Roles of coactosin-like protein (CLP) and 5-lipoxygenase-activating protein (FLAP) in cellular leukotriene biosynthesis

Devaraj Basavarajappa, Min Wan, Ana Lukic, Dieter Steinhilber, Bengt Samuelsson*, Olof Rådmark

*Corresponding author for this work

Research output: Contribution to journalArticle

28 Citations (Scopus)

Abstract

5-Lipoxygenase (5LO) is a key enzyme in leukotriene (LT) biosynthesis. Two accessory proteins, coactosin-like protein (CLP) and 5-lipoxygenase-activating protein (FLAP), can support 5LO activity. To study the roles of CLP and FLAP, we knocked down these proteins in the human monocytic cell line Mono Mac 6 (MM6). Expression of CLP increased MM6 cellular 5LO activity for all stimuli tested. CLP is not absolutely crucial, however; some 5LO activity remained in all incubations of CLP knockdown cells. FLAP knockdown had minor effects in the presence of exogenous arachidonic acid, but led to prominent reductions in 5LO product formation from endogenous substrate. Similar effects were observed after CLP and FLAP knockdown in human primary macrophages as well. In addition, FLAP knockdown reduced conversion of leukotriene A4 to leukotriene C 4 (LTC4), suggesting a role for the activity of LTC 4 synthase. After stimulation of MM6 cells by phorbol myristate acetate and ionophore A23187, a perinuclear ring pattern was observed for 5LO. This redistribution from cytosolic to perinuclear was clearly compromised in both CLP- and FLAP-deficient cells. In addition, association of CLP with the nucleus was almost absent after 5LO knockdown, and was clearly reduced in FLAP knockdown cells. Coimmunoprecipitation experiments indicated that 5LO-CLP complex formation in MM6 cells was increased by stimulation with ionophore, and that this complex was formed to the same extent in FLAP knockdown cells. A possible interpretation of our findings is that on cell stimulation, formation of the 5LO-CLP complex augments the translocation from cytosol to nucleus, whereas FLAP stabilizes association of this complex with the perinuclear membrane.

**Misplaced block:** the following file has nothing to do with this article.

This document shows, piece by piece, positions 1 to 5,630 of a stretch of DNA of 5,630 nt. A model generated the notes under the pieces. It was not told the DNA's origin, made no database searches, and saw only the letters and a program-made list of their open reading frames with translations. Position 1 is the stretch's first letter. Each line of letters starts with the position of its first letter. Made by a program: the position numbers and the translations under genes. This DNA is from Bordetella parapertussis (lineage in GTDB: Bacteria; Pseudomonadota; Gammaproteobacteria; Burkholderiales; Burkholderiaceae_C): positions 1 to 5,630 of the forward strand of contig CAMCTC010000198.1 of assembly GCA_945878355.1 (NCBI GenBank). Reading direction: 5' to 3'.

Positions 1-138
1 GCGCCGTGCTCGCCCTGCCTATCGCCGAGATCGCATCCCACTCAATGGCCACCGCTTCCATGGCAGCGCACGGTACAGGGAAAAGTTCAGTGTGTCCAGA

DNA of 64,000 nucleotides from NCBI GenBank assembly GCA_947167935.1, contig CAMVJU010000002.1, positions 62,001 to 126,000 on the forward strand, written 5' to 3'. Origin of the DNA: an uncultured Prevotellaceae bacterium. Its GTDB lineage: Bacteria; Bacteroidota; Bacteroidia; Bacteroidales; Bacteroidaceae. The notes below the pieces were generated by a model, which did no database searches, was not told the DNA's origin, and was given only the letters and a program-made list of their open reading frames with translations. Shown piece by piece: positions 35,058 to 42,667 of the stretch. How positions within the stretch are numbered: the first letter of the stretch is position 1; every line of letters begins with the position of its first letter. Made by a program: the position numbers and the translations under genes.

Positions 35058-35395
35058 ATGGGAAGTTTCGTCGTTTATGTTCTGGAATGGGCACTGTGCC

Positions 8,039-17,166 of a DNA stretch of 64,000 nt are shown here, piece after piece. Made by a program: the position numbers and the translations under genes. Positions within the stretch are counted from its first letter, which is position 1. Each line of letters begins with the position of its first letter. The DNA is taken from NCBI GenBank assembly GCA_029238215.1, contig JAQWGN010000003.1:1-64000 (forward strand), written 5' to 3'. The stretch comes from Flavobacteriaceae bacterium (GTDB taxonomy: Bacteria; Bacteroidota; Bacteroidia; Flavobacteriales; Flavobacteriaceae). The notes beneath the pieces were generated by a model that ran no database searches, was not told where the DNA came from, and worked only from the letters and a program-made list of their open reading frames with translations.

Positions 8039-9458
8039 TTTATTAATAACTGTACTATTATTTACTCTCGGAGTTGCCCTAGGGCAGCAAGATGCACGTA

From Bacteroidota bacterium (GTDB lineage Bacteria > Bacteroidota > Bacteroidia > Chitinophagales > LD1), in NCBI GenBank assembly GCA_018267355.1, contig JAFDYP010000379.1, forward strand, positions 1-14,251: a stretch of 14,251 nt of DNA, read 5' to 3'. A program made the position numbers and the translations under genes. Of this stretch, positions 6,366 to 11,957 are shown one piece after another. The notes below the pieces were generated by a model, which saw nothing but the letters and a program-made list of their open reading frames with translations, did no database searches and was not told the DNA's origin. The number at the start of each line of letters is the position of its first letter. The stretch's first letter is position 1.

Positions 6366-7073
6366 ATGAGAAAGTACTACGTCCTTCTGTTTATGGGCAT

Original languageEnglish
Pages (from-to)11371-11376
Number of pages6
JournalProceedings of the National Academy of Sciences of the United States of America
Volume111
Issue number31
DOIs
Publication statusPublished - 5 Aug 2014
Externally publishedYes

Keywords

  • Eicosanoid
  • Inflammation
  • Oxylipin

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